Royal Mail Starts Limited Delivery Abroad After CyberattackUK Postal Service Testing Workarounds to Tackle Ransomware-Induced Package Backlog
The British postal service says it is resorting to workarounds to clear a backlog of mail destined for recipients outside the United Kingdom as it enters its second week of grappling with the fallout of a cyberattack. The Jan. 11 incident paralyzed the Royal Mail's international operations, a state of affairs it has managed to reverse for unofficial international correspondence only - letters that don't contain goods or require tracking or a customs declaration.
See Also: M-Trends 2023 Report
In a Thursday bulletin, the Royal Mail says it is testing workarounds enabling it to move "limited volumes of export parcels." The update comes with a plea for Britons not to attempt to post any new packages for delivery abroad. E-commerce platforms are reportedly telling U.K. sellers to use private sector shippers to move goods.
Royal Mail continues to refer to the cause of its disruption as a "cyber incident" despite evidence that the postal service suffered a ransomware attack at the hands of the LockBit criminal gang (see: Profit at Any Cost: Why Ransomware Gangs Such as LockBit Lie).
Royal Mail CEO Simon Thompson said the incident was a "cyberattack" during a Monday parliamentary hearing that focused on the postal service's ongoing labor disputes. Domestic mail and imports are operating normally, Thompson said. "We believe that there's been no compromising of any form of customer personal information," he told members.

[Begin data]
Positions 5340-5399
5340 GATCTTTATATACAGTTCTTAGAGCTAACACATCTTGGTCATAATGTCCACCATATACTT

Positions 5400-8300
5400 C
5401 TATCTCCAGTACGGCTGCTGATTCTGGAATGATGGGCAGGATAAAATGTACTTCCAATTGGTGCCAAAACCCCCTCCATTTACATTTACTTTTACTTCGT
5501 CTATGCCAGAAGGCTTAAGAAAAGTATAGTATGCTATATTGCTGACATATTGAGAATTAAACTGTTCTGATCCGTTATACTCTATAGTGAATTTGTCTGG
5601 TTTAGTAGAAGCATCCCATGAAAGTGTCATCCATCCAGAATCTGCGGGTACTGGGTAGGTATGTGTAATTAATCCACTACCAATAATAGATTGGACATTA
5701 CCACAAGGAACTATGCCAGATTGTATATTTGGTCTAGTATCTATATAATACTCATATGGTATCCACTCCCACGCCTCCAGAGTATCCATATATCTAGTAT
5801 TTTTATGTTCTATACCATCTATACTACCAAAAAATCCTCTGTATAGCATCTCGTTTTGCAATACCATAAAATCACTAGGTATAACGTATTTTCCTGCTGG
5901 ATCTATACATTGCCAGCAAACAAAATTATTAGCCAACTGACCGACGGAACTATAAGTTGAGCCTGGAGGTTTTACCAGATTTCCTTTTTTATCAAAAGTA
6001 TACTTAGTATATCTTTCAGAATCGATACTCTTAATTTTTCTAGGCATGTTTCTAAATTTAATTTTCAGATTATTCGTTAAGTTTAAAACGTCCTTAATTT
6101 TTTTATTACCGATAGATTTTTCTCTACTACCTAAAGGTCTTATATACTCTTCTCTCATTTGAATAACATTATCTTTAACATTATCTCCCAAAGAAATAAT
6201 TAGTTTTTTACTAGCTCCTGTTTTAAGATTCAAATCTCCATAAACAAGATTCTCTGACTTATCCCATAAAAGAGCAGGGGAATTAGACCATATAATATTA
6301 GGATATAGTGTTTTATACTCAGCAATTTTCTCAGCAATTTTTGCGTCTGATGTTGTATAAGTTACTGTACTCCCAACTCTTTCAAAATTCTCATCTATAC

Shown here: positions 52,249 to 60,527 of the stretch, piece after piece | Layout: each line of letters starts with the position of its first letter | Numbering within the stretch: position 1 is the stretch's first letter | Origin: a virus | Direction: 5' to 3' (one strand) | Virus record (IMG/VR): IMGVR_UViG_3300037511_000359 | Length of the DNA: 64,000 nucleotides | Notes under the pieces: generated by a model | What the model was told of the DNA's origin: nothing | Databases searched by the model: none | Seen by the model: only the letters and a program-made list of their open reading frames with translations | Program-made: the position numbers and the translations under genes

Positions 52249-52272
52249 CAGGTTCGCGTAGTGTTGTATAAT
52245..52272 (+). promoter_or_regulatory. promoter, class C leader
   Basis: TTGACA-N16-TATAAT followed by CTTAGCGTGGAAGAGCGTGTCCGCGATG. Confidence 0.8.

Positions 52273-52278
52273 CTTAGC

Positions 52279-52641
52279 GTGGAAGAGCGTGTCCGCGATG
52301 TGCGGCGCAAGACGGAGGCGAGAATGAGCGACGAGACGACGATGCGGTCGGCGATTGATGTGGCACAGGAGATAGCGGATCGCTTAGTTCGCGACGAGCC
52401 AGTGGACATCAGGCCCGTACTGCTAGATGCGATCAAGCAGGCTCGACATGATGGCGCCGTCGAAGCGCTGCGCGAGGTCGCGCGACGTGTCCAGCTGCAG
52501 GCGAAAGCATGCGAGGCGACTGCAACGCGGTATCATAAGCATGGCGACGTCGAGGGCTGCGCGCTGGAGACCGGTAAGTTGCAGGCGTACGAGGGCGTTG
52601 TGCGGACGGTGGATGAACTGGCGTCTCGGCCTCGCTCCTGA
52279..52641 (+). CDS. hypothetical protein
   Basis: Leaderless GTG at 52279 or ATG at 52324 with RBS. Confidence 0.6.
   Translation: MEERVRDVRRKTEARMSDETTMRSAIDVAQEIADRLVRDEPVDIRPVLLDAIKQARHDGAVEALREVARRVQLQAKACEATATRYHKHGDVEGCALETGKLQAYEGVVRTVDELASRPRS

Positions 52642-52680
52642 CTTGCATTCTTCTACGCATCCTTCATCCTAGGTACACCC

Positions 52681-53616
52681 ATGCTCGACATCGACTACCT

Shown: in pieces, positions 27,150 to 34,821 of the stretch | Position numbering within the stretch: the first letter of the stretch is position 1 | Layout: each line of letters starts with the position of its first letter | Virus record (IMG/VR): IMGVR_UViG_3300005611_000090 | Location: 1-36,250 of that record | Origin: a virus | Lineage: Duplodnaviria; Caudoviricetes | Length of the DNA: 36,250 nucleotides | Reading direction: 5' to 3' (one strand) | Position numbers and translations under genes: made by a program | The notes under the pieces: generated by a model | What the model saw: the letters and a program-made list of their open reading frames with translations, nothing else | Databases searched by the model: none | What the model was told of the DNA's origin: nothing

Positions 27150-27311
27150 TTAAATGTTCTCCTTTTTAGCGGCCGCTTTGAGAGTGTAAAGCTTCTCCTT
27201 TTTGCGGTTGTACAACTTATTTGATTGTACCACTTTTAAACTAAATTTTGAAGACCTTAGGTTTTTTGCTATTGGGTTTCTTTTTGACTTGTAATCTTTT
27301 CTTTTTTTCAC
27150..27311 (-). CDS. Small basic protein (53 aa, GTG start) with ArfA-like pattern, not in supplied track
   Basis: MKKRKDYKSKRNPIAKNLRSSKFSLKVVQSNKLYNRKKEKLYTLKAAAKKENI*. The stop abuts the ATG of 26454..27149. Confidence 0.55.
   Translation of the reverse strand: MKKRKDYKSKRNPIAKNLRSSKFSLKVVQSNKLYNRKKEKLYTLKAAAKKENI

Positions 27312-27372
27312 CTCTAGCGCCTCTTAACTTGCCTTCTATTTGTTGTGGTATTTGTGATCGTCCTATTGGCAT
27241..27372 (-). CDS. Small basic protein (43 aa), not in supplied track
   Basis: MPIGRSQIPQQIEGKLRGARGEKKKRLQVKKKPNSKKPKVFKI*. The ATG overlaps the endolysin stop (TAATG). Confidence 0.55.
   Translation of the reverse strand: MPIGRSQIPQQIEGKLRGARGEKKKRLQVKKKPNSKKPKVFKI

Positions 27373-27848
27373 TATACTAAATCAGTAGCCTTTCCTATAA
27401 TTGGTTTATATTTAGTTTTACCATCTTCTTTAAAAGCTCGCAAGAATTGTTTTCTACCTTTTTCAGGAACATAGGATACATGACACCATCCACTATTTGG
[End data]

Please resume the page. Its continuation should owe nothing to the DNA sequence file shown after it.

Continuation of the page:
Members also heard from Communications Workers Union leader Dave Ward, who said postal workers may strike again in the coming weeks absent agreement over salary and working conditions.
Details of the attack and its link to LockBit emerged after The Telegraph quoted an unidentified source "familiar with the investigation" who fingered the ransomware group as the attacker. The Belfast Telegraph reported that at a Royal Mail facility in Northern Ireland, printing machines began churning out ransom notes on the day of the attack.
LockBit initially attempted to distance itself from the attack by claiming that an unidentified hacker used an old, leaked copy of LockBit's builder, which is software for generating fresh versions of its ransomware executable. That shaky denial collapsed after LockBit spokesperson LockBitSupp admitted in a Russian cybercrime forum that one of the group's top 10 most profitable affiliates was behind the attack.